Over the holiday period, Prime Minister Malcolm Turnbull will be reflecting upon how to revive his standing with the Australian people and, with it, the electoral fortunes of his government. He will have no shortage of advice urging him to shift further to the right to appease his internal detractors and conservative media critics. The hard right is demanding he use the remnants of his popularity to implement their unpopular policies.
Appeasing the hard right to steady the ship of state as it sails headlong into rocks is a poor survival plan. Yet that is the course Turnbull charted in the latter half of 2016. By the resumption of parliament in February, the prime minister will need to have set a new course for his government – right up the guts of the sensible centre. Ideally, he should use an Australia Day speech to announce this new direction.
Having identified a long succession of negative opinion polls as the pretext for challenging Tony Abbott for the prime ministership, Turnbull has racked up an ever-lengthening sequence of his own. If this were a consequence of implementing necessary but unpopular reforms, it would be worthwhile. Instead, it is the price Turnbull is paying for abandoning a set of beliefs that made him an attractive alternative to Abbott in the first place.
Long a passionate advocate of market-based carbon pricing as the most efficient and effective means of reducing emissions, Turnbull has ruled out all such options in a forthcoming review. He now favours the Coalition's centrally planned Direct Action scheme, which the chief scientist has advised is incapable of achieving the emission-reduction targets to which Abbott committed Australia at the 2015 Paris climate-change conference.
Once a champion of renewable energy, Turnbull blamed South Australia's blackouts during wild storms that brought down major transmission lines on the state's heavy reliance on renewable energy. He has promised to campaign at the next election against Labor (but not Liberal) states with ambitious renewable energy targets.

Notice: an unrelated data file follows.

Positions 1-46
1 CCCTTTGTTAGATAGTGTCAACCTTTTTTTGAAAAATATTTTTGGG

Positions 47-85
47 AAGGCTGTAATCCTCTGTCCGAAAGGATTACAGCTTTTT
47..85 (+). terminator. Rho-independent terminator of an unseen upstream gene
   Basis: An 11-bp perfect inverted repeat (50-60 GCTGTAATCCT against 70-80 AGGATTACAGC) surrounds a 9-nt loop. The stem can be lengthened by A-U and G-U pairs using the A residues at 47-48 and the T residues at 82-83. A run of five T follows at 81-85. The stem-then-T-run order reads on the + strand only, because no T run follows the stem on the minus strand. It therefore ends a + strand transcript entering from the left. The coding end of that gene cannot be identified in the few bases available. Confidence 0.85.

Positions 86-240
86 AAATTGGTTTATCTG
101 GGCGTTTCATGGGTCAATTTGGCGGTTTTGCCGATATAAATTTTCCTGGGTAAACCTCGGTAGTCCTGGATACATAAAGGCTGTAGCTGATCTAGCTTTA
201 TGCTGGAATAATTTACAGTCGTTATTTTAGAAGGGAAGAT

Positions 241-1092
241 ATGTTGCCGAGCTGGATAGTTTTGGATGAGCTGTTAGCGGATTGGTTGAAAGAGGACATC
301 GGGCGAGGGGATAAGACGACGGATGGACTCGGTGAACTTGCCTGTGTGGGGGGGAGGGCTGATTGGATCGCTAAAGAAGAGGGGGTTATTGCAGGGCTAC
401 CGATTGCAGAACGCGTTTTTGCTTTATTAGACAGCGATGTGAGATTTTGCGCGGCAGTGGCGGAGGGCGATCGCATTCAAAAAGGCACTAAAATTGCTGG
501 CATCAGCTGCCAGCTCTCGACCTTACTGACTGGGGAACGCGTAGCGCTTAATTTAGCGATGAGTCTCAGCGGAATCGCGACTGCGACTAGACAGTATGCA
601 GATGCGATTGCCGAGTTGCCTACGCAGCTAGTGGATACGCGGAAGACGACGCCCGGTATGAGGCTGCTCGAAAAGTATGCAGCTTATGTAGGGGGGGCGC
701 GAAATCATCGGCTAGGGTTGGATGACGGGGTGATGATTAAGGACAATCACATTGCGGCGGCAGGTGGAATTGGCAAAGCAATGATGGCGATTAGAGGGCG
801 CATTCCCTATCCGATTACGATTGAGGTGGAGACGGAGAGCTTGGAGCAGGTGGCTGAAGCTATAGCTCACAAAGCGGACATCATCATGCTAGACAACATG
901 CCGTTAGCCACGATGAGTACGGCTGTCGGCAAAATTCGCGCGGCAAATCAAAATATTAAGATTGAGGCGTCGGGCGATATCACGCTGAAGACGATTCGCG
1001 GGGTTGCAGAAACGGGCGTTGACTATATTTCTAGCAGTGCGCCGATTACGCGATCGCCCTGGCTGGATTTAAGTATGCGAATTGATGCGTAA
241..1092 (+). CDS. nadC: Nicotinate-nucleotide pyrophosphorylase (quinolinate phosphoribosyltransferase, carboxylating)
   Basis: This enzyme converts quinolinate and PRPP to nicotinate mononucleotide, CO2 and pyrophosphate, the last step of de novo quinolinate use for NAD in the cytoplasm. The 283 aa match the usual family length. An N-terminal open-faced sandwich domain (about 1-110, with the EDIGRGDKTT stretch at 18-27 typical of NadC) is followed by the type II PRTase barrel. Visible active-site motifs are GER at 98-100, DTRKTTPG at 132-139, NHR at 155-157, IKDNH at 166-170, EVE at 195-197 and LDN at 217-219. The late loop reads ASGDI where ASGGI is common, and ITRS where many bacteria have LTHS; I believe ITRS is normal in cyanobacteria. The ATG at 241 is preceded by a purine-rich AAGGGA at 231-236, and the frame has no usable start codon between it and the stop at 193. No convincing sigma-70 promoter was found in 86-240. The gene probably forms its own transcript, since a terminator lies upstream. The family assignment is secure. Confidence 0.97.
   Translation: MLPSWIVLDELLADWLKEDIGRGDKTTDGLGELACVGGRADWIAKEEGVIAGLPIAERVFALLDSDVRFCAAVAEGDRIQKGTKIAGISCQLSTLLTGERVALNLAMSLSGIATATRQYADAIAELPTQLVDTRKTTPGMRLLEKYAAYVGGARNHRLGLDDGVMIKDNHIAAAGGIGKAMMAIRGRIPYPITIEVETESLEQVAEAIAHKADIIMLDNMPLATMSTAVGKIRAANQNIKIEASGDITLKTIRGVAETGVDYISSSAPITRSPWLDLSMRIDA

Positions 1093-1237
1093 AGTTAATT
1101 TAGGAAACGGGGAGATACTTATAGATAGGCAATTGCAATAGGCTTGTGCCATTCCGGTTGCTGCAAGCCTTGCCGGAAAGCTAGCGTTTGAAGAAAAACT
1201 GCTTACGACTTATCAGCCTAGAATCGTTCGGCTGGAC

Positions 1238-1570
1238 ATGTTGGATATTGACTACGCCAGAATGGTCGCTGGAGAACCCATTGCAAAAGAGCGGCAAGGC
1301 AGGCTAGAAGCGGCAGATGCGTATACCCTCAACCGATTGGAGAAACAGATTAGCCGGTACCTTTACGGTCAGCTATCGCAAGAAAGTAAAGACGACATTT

A strong supporter of same-sex marriage, Turnbull refuses to give his parliamentary colleagues a free vote, binding them to oppose any enabling legislation.
Turnbull is still sulking about Labor's "Mediscare" campaign during the 2016 election campaign. Having identified the "excesses" of negative gearing tax concessions on residential investment properties and criticising Abbott's use of three-word slogans as a substitute for sound policy, Turnbull campaigned against "Labor's housing tax". He sought to scare homeowners into believing that Labor's negative gearing restrictions would send house prices plummeting. Then, after the election, the Turnbull government had the audacity to blame the states for locking first-home buyers out of the market. Turnbull's real complaint is that Labor's scare campaign worked but his didn't.
In 2017, the insatiable hard right will demand that Turnbull repeal sections of the Racial Discrimination Act, slap indiscriminate bans on migrants from Muslim countries, introduce a new wave of anti-union legislation, attack the poor as "no hopers" and label recipients of the Disability Support Pension "drug addicts" and "bludgers". Unless Turnbull does so, the hard right will never accept him as leader. Yet if he accedes to their demands, his popularity will plumb new depths and they will dump him anyway.
Turnbull should reach out to civil society groups, the trade union movement and business organisations to seek common ground on a set of national reform policies. He held two meetings of the parties at the 2015 National Reform Summit within months of being elevated to the prime ministership but has shown no interest since.
Turnbull needs to bring Australians together in the Bob Hawke consensus style, not promote deeper divisions within the community. New, practical reform proposals for the current parliament potentially capable of attracting bipartisan support include sensible budget repair, wise investment in productivity-raising infrastructure, an investment allowance to kick-start flagging private investment, education reform, mending holes in the social safety net, agreeable industrial relations reform and effective climate change policies. Of course, the parties would be free to disagree on other aspects of policy.
Perhaps the hard right sees the consensus model as a sign of weakness. But as Hawke demonstrated, it is a sign of strength. And it works. Give it a try, prime minister.